The reporting on growth hormone has been beyond bad. There has been a grand total of two articles on the scientific evidence regarding the performance-enhancing effects of the drug in the the midst of this latest drug scandal. When home runs didn’t fall after testing started, it was too convenient to say, “well, there is still HGH, and there is no test for that yet.” Yet, few stopped to check to see if the drug had any more effect than eating chicken, pre-game dance routines, or jumping foul lines when running to and from the dugout. Steroids do improve athletic performance, HGH does not.
This isn’t a harmless mistake either. The first question I get asked when I point out the non-effect of HGH is, “why do players take it, then?” These guys read the papers, too. Members of the media who have reported on HGH being a performance enhancer are as much to blame for the use of HGH as the trainers and athletes themselves. When the first whispers of HGH in the clubhouse were heard, reporters should have been calling exercise physiologists and searching PubMed. Instead, some struggling fourth outfielder gets tired of being a spare part, goes to an online pharmacy, and before he knows it his wrists hurt and he isn’t playing any better.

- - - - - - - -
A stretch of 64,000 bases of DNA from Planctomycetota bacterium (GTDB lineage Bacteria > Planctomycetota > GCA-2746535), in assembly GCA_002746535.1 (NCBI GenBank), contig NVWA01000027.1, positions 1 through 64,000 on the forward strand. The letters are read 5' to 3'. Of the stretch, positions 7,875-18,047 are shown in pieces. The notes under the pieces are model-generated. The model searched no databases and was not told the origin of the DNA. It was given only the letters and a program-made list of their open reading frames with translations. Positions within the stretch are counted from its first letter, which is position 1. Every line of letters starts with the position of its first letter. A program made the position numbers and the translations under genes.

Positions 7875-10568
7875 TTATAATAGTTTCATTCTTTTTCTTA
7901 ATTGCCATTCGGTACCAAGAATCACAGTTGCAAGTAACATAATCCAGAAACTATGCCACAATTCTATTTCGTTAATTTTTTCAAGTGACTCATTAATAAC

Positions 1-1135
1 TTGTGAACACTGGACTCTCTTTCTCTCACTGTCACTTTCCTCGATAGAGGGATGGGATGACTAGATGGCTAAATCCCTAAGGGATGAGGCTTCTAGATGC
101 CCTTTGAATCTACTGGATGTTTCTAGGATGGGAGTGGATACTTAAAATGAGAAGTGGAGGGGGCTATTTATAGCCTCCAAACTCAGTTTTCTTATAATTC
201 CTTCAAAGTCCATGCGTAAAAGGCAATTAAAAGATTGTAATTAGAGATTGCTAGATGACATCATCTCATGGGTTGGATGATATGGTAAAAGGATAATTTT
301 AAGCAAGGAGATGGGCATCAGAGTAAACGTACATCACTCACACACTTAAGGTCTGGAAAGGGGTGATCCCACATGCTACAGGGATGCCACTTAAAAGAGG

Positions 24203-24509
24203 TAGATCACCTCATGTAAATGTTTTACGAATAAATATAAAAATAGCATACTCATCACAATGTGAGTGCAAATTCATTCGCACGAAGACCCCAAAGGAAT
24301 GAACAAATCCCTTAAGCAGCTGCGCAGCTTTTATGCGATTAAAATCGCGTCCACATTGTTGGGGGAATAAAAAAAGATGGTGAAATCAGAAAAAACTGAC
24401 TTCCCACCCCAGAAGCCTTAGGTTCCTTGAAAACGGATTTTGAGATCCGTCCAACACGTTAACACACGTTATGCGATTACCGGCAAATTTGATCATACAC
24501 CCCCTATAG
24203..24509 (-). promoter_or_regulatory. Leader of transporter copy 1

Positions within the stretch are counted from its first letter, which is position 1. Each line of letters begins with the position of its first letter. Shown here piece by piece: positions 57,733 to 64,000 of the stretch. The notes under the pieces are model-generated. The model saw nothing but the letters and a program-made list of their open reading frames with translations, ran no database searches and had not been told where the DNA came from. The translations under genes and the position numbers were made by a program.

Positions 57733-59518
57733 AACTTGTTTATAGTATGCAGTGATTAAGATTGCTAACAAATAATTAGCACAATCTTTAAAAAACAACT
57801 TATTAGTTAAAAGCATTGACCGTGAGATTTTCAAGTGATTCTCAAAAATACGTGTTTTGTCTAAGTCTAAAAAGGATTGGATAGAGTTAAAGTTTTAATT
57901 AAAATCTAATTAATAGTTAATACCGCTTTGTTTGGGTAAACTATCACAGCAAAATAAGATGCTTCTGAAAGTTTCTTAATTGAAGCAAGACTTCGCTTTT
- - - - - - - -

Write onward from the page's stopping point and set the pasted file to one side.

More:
Right now, MLB is paying researchers to develop a urine test for HGH. This is a colossal waste of resources. Instead, MLB should institute a campaign summarize the scientific findings and present them to the players. I would also remove the ban on HGH to take away some of the “forbidden fruit” magnetism. If it remains illegal, then some players may think that it must work. If you want carpal tunnel syndrome, a swollen head, smooshed internal organs, a dangerous blood profile, etc., then that is your business.